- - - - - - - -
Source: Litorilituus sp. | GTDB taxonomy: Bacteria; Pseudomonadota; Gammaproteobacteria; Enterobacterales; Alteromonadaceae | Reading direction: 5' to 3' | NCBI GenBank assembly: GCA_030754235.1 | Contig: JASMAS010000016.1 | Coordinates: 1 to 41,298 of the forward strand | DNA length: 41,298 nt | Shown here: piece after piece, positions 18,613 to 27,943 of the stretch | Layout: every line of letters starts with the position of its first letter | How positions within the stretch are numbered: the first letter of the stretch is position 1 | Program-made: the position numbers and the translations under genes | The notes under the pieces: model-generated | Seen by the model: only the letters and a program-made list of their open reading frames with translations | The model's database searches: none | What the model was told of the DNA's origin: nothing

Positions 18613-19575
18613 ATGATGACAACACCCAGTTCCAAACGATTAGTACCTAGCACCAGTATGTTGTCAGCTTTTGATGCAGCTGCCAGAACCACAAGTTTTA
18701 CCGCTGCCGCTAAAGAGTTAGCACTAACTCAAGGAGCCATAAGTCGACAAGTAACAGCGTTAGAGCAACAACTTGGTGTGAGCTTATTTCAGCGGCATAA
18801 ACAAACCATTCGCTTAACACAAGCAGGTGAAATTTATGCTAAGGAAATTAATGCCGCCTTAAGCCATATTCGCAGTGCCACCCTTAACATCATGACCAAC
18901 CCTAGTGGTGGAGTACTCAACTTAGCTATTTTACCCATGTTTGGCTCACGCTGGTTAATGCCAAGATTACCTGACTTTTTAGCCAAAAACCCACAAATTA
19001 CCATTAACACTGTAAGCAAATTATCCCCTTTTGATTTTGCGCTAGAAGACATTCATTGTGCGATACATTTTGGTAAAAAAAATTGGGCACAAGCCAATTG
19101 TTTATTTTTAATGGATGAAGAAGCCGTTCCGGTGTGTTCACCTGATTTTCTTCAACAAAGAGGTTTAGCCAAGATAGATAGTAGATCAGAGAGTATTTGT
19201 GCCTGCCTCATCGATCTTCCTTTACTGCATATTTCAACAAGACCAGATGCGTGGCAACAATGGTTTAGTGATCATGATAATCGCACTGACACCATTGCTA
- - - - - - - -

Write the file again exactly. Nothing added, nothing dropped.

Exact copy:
Source: Litorilituus sp. | GTDB taxonomy: Bacteria; Pseudomonadota; Gammaproteobacteria; Enterobacterales; Alteromonadaceae | Reading direction: 5' to 3' | NCBI GenBank assembly: GCA_030754235.1 | Contig: JASMAS010000016.1 | Coordinates: 1 to 41,298 of the forward strand | DNA length: 41,298 nt | Shown here: piece after piece, positions 18,613 to 27,943 of the stretch | Layout: every line of letters starts with the position of its first letter | How positions within the stretch are numbered: the first letter of the stretch is position 1 | Program-made: the position numbers and the translations under genes | The notes under the pieces: model-generated | Seen by the model: only the letters and a program-made list of their open reading frames with translations | The model's database searches: none | What the model was told of the DNA's origin: nothing

Positions 18613-19575
18613 ATGATGACAACACCCAGTTCCAAACGATTAGTACCTAGCACCAGTATGTTGTCAGCTTTTGATGCAGCTGCCAGAACCACAAGTTTTA
18701 CCGCTGCCGCTAAAGAGTTAGCACTAACTCAAGGAGCCATAAGTCGACAAGTAACAGCGTTAGAGCAACAACTTGGTGTGAGCTTATTTCAGCGGCATAA
18801 ACAAACCATTCGCTTAACACAAGCAGGTGAAATTTATGCTAAGGAAATTAATGCCGCCTTAAGCCATATTCGCAGTGCCACCCTTAACATCATGACCAAC
18901 CCTAGTGGTGGAGTACTCAACTTAGCTATTTTACCCATGTTTGGCTCACGCTGGTTAATGCCAAGATTACCTGACTTTTTAGCCAAAAACCCACAAATTA
19001 CCATTAACACTGTAAGCAAATTATCCCCTTTTGATTTTGCGCTAGAAGACATTCATTGTGCGATACATTTTGGTAAAAAAAATTGGGCACAAGCCAATTG
19101 TTTATTTTTAATGGATGAAGAAGCCGTTCCGGTGTGTTCACCTGATTTTCTTCAACAAAGAGGTTTAGCCAAGATAGATAGTAGATCAGAGAGTATTTGT
19201 GCCTGCCTCATCGATCTTCCTTTACTGCATATTTCAACAAGACCAGATGCGTGGCAACAATGGTTTAGTGATCATGATAATCGCACTGACACCATTGCTA